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post #18 of Old 07-24-2009
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I can see both sides clearly.
I started on a Sunfish when I was 12; If I were new to sailing and wanted to start at say 40 years of age, I certainly would not consider a Sunfish. Although it is an outsatanding learning platform, at 40 it may not be very comfortable.

Like Ian said, where and what are your local cruising grounds? If you sail the Great Lakes, you are going to want something substantial under you for when the wind and seas pick up.

Also, in todays age its not as easy to flip around a boat. Buy something to learn on and trying to sell it a few years later might make sence. But how easy is it to do this? You might be stuck with something for several years while you really feel your ready to move on up to a larger platform.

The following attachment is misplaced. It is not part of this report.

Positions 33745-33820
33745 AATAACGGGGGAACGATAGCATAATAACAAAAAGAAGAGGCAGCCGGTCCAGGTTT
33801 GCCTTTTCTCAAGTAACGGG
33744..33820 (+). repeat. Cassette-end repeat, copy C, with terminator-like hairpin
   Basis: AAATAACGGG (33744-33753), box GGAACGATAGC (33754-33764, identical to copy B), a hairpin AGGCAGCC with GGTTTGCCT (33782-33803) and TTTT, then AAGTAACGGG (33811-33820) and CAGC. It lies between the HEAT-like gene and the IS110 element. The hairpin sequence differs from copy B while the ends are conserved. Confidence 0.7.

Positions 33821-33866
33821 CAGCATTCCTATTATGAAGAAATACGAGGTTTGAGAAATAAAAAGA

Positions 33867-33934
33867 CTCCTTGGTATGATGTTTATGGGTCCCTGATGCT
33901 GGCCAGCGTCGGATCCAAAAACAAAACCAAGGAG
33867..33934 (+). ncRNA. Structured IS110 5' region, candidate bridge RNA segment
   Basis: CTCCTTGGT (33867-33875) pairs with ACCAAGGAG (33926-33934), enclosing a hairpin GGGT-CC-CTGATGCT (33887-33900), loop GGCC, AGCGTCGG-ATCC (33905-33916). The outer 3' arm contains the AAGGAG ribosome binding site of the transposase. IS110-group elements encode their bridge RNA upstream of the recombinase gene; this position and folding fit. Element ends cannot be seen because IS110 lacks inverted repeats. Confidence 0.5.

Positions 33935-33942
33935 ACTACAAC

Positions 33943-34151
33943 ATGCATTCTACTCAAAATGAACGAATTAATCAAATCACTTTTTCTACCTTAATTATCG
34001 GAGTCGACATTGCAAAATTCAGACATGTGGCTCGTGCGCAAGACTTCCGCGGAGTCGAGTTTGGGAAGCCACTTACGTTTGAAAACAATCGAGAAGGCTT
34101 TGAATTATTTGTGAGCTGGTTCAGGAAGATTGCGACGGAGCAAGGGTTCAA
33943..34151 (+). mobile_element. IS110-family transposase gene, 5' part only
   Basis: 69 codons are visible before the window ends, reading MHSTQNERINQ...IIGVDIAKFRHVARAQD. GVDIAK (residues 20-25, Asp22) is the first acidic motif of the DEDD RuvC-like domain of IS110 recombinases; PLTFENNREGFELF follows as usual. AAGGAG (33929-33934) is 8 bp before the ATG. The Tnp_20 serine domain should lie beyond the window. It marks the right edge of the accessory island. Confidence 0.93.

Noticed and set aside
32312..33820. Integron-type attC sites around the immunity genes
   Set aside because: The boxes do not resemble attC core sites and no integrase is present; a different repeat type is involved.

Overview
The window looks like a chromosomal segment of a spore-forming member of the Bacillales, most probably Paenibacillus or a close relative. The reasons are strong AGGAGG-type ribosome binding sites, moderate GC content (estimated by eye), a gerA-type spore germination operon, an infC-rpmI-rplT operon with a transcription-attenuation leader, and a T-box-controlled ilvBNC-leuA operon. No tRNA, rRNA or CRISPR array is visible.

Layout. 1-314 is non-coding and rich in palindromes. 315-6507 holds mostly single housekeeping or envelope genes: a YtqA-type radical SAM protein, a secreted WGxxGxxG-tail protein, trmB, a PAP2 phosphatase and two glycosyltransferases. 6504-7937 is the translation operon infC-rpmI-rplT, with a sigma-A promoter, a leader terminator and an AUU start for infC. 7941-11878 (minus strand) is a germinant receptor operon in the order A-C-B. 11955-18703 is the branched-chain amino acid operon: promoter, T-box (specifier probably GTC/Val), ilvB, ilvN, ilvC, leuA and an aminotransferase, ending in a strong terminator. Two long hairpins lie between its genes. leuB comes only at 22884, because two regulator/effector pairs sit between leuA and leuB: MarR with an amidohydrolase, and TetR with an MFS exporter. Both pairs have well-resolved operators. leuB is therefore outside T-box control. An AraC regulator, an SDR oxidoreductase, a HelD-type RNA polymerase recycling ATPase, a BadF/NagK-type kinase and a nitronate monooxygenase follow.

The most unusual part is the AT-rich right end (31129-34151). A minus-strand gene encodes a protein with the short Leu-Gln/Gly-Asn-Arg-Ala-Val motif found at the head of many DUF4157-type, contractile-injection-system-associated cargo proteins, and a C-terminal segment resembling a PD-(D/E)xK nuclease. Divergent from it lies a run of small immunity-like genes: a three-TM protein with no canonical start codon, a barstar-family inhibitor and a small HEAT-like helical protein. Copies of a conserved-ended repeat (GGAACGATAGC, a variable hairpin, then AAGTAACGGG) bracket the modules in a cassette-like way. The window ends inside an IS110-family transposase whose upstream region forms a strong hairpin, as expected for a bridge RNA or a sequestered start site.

The thing that really irritates me, is that boat dealers today are all in it for the big bucks.. the bigger the boat, the bigger the commision. When my Father bought his Cal 25-II, (it was and is a very sea worthy boat and could handle a lot) the entry level boat was around 22 - 25 feet. Ask around today what an entry level boat is and the response is likely 30 feet. Why? Bexause the salesman make more money selling a 30 foot boat.
This is the side of the argument that I do not like.

Courtney is My Hero

If a man is to be obsessed by something, I suppose a boat is as good as anything, perhaps a bit better than most - E.B. White
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